We all waited so long for ICD10 codes to be implemented that we had lots of time to think about what the denials would be like. We were warned by some of the insurance carriers that it would be a huge problem, but from our perspective it really went pretty smoothly. Now that we have been using ICD10s for four months, let’s take a look at the few problems that are arising.
One of the most common issues we have seen is that insurance carriers are looking for more specific codes. Many of the ICD10 codes are unspecified or not elsewhere classified. The biggest one that we are running into is in the mental health field where anxiety, a very common reason for seeking counseling, is being denied for specificity. Many mental health providers use F41.9 which is “Anxiety Disorder, unspecified”. Most insurance carriers, including Medicare, want a more specific diagnosis and are denying services with this code.
Recently we received a list of the three most common ICD10 denials from Emdeon, a large clearinghouse. They state that the three most common ICD10 denials are
1. claims with dates of service prior to 10/1/2015 being submitted with ICD10 codes instead of ICD9 codes.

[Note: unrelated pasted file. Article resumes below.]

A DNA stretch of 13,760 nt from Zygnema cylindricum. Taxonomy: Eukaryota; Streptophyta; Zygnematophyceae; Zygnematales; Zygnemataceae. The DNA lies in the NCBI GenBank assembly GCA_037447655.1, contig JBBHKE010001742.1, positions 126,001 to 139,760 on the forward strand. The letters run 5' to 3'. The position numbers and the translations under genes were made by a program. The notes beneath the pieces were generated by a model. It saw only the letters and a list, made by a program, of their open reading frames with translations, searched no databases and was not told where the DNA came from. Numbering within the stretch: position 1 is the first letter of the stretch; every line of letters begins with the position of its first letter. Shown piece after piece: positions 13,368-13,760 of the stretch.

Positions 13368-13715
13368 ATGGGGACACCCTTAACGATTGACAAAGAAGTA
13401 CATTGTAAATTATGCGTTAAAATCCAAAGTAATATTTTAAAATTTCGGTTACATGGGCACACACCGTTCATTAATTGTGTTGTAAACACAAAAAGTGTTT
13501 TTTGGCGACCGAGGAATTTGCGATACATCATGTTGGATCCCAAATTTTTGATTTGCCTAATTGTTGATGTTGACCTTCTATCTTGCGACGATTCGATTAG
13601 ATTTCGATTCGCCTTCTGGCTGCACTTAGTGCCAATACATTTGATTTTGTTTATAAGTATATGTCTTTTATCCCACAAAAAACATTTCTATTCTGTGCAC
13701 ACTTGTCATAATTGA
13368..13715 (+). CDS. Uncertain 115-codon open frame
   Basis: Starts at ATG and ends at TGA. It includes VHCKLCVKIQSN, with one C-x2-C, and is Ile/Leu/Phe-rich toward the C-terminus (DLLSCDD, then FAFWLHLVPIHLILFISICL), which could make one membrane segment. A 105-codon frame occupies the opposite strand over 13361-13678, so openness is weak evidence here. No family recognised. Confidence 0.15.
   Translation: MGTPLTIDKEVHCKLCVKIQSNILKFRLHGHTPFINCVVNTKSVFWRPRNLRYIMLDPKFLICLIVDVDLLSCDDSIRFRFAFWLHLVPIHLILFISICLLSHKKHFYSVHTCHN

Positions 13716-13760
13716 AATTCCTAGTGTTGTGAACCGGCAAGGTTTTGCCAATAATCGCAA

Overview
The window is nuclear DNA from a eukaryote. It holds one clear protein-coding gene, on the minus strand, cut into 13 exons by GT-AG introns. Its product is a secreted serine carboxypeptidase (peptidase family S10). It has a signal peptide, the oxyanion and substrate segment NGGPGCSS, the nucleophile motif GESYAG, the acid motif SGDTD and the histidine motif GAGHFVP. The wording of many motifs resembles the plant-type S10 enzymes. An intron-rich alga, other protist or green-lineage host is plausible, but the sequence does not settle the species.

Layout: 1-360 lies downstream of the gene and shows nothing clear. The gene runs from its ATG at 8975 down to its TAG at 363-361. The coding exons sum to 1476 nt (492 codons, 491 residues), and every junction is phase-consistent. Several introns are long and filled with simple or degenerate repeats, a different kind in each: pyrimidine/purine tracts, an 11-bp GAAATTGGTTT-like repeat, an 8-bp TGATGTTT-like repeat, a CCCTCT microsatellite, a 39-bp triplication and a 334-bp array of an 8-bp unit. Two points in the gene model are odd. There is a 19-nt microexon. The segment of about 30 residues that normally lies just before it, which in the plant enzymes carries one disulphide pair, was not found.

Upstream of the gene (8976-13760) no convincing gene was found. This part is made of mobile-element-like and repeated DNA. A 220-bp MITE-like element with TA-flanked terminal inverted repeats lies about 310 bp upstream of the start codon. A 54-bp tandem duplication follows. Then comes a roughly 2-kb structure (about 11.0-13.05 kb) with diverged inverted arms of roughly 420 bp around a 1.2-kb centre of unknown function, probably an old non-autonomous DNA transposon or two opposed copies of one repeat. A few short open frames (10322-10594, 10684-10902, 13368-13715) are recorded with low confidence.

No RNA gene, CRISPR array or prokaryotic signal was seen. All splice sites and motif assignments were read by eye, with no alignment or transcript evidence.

This is an easy mistake if your practice management system does not correct it automatically. When resubmitting older claims it is important to pay attention to whether the claims are before or after October 1, 2015.
2. claims with dates of service on or after 10/1/2015 being submitted with ICD9 codes instead of ICD10 codes.
Hard to believe with all the information available on ICD10 codes that anyone would still submit a current claim with an ICD9 but apparently it is happening. Maybe the practice management system isn’t set up right to handle the date change.
3. claims with dates of service spanning the compliance date of 10/1/2015
This can be a problem when working aging or older claims as you may be submitting many claims over a date range. We recently took on a new account that asked us to work their aging and I found that I really had to concentrate when entering claims prior to and after 10/1/15. This is also a problem when entering visits for an inpatient hospital stay that started prior to 10/1/15 but continued after 10/1/15. The visits prior to 10/1/15 would need to be entered on a claim using ICD9 codes and the 10/1/15 date and later dates with ICD10 codes.
Considering that changing from ICD9 to ICD10 codes was such a huge change, the issues really have not been as bad as many anticipated. I am sure we will continue to see more issues as time passes but overall it was a pretty smooth transition.